Pathways to change: Evaluating development interventions with qualitative comparative analysis (QCA)

Posted on 5 July, 2016 – 10:24 AM

by Barbara Befani, May 2016. Published by the Expert Group for Aid Studies, Stockholm.  Available in hardcover and as pdf

“Qualitative Comparative Analysis (QCA) is a method particularly well suited for systematic and rigorous comparisons and synthesis of information over a limited number of cases. In addition to a presentation of the method, this report provides an innovative step-wise guide on how to apply and quality-assure the application of QCA to real-life development evaluation, indicating the common mistakes and challenges for each step.”

Rick Davies Comment: This is an important publication, worth spending some time with. It is a detailed guide on the use of QCA, written specially for use by evaluators. Barbara Befani has probably more experience and knowledge of the use of QCA for evaluation purposes than anyone else. This is where she has distilled all her knowledge to date. There are lots of practical examples of the use of QCA scattered throughout the book, used to support particular points about how QCA works.  It is not an easy book to read but is well worth the effort because there is so much that is of value. It is the kind of book you probably will return to many times. I have read pre-publication drafts of the book and the final version and will be undoubtedly returning to different sections again in the future. While this book presents QCA as a package, as is normal, there are many ideas and practices in the book which are useful in themselves. For some of my thoughts on this view of QCA you can see my comments made at the book launch a week ago (in very rough PowerPoint form:A responseThe need-to-knows when commissioning evaluations)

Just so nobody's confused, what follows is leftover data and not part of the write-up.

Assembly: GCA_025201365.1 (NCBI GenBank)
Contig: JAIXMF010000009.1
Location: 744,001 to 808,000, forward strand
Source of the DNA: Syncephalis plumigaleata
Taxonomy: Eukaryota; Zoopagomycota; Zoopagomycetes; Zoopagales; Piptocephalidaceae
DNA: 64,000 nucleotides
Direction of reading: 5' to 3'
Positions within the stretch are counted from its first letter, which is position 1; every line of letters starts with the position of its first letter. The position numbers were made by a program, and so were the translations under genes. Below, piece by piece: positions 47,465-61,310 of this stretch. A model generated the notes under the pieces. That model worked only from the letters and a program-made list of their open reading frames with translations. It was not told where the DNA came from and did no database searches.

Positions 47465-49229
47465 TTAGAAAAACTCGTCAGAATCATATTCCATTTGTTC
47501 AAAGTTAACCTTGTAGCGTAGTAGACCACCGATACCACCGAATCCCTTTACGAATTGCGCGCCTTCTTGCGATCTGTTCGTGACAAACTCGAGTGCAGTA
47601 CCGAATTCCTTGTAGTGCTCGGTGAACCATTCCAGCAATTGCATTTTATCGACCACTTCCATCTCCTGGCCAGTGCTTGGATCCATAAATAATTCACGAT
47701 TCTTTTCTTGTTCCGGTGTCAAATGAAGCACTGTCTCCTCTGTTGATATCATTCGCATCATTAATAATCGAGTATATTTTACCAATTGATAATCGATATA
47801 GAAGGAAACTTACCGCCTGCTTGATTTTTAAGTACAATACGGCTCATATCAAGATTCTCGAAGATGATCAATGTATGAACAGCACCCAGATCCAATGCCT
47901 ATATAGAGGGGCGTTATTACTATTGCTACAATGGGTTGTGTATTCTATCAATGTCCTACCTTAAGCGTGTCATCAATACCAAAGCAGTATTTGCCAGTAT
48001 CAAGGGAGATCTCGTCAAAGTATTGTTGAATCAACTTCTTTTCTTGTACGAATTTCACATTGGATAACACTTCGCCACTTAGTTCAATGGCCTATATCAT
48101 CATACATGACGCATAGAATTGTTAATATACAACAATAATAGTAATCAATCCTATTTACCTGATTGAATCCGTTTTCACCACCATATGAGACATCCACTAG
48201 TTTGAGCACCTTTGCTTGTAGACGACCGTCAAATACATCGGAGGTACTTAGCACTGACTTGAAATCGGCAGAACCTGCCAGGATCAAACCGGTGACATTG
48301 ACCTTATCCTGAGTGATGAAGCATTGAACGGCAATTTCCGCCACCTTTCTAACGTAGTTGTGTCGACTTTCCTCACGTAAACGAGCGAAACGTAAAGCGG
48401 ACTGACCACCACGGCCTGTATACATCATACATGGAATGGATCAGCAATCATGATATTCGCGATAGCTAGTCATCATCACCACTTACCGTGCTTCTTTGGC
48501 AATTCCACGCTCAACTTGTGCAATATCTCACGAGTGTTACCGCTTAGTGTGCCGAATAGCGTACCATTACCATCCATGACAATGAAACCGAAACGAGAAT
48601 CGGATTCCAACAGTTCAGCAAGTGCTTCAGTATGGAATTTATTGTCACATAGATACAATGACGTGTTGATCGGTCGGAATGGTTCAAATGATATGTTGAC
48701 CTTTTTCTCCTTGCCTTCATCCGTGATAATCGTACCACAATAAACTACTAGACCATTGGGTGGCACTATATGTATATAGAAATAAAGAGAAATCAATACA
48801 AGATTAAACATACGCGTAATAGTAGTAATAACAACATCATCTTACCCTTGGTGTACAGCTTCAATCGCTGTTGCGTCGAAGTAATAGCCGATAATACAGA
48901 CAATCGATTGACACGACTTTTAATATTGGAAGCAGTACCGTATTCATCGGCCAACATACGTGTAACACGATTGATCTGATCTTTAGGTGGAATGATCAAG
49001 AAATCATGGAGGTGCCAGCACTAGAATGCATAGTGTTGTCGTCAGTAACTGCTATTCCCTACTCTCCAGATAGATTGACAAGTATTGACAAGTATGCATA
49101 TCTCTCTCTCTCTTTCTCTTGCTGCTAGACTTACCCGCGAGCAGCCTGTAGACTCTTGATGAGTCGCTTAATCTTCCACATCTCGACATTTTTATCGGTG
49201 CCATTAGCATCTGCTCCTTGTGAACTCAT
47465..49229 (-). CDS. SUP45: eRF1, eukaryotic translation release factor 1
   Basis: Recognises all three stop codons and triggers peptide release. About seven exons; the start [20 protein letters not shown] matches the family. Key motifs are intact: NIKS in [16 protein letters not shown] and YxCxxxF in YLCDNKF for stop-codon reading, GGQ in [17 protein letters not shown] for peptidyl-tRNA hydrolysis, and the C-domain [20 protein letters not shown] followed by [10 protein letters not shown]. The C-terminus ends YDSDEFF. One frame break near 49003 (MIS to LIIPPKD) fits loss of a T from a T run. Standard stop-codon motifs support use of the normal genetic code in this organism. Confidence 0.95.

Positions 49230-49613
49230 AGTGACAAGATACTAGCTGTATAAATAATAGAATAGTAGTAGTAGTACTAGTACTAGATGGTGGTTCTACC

Summary

In the search for new, more rigorous and more appropriate methods for development evaluation, one key task is to understand the strengths and weaknesses of a broad range of different methods. This report makes a contribution in this sense by focusing on the potential and pitfalls of Qualitative Comparative Analysis (QCA). The report aims at constituting a self-contained 8-step how to-guide to QCA, built on real-world cases. It also discusses issues of relevance for commissioners of evaluations using QCA, in particular on how to quality-assure such evaluations.

QCA stands out as capable of filling a series of important gaps. The method can drastically shorten the distance between qualitative and quantitative methods, sometimes referred to as a divide. By translating qualitative data, including potential causal factors, into a numerical format and systematically analysing it, causal patterns in the data can be found, thus allowing for causal claims to be tested without the need of a counterfactual situation. As such, QCA marries the depth of qualitative information with the rigour of quantitative methods, and allows processes and findings to be replicated. Transparency and replicability gives a higher credibility to the analytical set up (i.e. high internal validity) than what is normally achieved in qualitative studies. In addition, the approach can be used to analyse both small sets of data (as small as 3 cases) as well as larger sets of cases.